The more I did it, the more I studied psychology, cybernetics, behaviour, zoology, games theory, etc; the greater the depth of my understanding, and the more utilitarian and generalised across domain spaces generally became my theoretical understanding, and my neural network was configured for that sort of thing at a very early age.
It is a little over 42 years ago since as an undergrad studying biochemistry it became clear to me that all cellular life alive today is part of a continuum of cellular life that is some 4 billion years old. In this sense, indefinite cellular life is the default condition for cells, and age related senescence is something that certain lines of life have evolved for certain lines of cells – ie aging is a genetically controlled trick that allows for rapid evolution of multicellular complexity. That being the case, at some point we would figure out the exact genetic mechanism and alter it. Indefinite life extension was a real possibility.
So, given that as a starting position, and being clear that plenty of people were interested in that, and it would most likely happen in my lifetime, I settled into the really difficult question that results from such a realisation.
Given that indefinite life extension is possible, what sort of social, political and technical institutions (strategies in the deepest sense of strategies, code in the sense you seem to be using in the article you refer to) are required to give potentially long lived individuals a reasonable chance of living a very long time?
For 17 years I worked as a commercial fisherman, which is a job that occupies the body and leaves the mind very free. It is also a job that is in an ever changing environment (the ocean with its waves, tides, currents, life forms, etc) – much more chaotic than any human context. I read, I contemplated.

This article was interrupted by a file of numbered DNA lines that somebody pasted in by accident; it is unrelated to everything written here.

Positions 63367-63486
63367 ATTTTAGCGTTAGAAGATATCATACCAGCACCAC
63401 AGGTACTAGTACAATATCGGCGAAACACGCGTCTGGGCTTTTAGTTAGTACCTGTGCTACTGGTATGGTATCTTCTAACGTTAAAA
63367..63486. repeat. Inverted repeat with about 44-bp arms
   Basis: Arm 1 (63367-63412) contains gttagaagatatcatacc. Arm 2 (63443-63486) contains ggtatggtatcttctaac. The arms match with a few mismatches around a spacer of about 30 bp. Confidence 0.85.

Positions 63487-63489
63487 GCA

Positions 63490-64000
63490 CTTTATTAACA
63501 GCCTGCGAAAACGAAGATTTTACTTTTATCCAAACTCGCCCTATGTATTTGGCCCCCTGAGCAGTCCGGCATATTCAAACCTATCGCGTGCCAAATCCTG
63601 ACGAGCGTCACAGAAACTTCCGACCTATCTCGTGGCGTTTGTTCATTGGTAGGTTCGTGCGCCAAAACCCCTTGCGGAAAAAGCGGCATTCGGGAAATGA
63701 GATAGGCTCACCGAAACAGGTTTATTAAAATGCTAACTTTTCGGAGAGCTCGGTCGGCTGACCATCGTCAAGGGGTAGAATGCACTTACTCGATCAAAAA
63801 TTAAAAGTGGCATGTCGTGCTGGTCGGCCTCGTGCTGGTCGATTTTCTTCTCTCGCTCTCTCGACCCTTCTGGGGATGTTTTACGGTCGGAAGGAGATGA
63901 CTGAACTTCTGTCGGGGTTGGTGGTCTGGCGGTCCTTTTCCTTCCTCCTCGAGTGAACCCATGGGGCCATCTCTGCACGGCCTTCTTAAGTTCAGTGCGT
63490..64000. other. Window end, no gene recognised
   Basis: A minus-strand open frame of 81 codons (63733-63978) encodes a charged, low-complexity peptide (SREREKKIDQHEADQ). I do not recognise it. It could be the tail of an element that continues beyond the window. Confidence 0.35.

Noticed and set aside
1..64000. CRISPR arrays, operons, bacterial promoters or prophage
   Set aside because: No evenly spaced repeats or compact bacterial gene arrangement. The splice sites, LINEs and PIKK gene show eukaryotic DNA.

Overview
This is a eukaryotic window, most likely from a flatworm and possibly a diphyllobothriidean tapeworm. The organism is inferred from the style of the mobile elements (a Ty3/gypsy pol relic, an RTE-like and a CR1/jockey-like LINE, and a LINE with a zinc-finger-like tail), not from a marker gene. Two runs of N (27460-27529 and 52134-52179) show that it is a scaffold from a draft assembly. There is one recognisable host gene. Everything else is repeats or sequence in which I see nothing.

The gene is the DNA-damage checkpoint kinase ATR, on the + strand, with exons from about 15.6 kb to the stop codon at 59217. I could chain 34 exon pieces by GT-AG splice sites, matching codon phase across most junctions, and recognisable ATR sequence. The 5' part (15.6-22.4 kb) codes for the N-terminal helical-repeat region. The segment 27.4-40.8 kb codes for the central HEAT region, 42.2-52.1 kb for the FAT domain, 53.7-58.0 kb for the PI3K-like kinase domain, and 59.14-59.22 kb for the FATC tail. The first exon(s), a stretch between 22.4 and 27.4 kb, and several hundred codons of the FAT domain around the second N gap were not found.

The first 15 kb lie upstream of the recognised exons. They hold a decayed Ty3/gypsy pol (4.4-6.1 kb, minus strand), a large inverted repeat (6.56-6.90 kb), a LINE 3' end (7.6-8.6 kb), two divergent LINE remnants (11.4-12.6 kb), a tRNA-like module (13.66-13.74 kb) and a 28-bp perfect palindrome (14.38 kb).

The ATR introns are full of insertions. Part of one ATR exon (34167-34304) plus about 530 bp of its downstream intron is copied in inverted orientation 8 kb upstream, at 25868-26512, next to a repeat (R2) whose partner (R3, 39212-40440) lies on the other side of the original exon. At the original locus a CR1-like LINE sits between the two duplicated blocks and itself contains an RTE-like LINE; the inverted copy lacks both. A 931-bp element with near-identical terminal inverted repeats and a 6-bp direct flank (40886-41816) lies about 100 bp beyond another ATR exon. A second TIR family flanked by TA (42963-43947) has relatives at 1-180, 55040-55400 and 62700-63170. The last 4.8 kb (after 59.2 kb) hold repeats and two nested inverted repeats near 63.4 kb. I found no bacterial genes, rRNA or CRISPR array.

I built my first computer from components.
Then I bought an assembled one, started programming in earnest. Formed a computer club, met lots of interesting people.
Eventually sold my fishing interested and started a software company.
For the last 30 years I have run that software company, and every day that 42 year old question has been with me.
About half my time I spend exploring new concepts, new ideas, developing new competencies, refining old ones.
In 1978 I discovered Richard Dawkins’ Selfish Gene, and it transformed the way I thought about culture and individuals. I got the way evolution can recursively explore new domain spaces. I observed post mimetic evolution within my individual consciousness, within the replicator space of my individual neural network.
I explored domain spaces, looking for commonality, looking for fundamental principals, in as much as such things exist. Read a lot. Met a lot of people, many different groups. By the mid 80s I was active in over 30 formal groups and about a dozen informal ones.
I finally understood the fundamental limitations of any and all exchange based paradigms. Money and markets are one specific instance of an exchange based paradigm, and none of them can consistently assign a positive value to universal abundance. They fundamentally impose scarcity as a limiting paradigm – kind of like the implicit box that stops most people solving the nine dots problem.
So in that context, in as much as the PI system is an exchange based paradigm, it does not transcend those limits.
And in another sense, I can see a certain utility in the paradigm.
There are many aspects, biological and cultural, to being human that no longer serve our best interests.
While acknowledging the realities of both biology and culture, I am essentially post both in a very real sense. I survived a terminal melanoma diagnosis by radical change of diet, and reprogramming my neural networks to like new things (years of intentionality without exceptions) – not easy, and doable.
And there are many aspects of both biology and culture that are very applicable to our current exponential context, and can be powerfully used.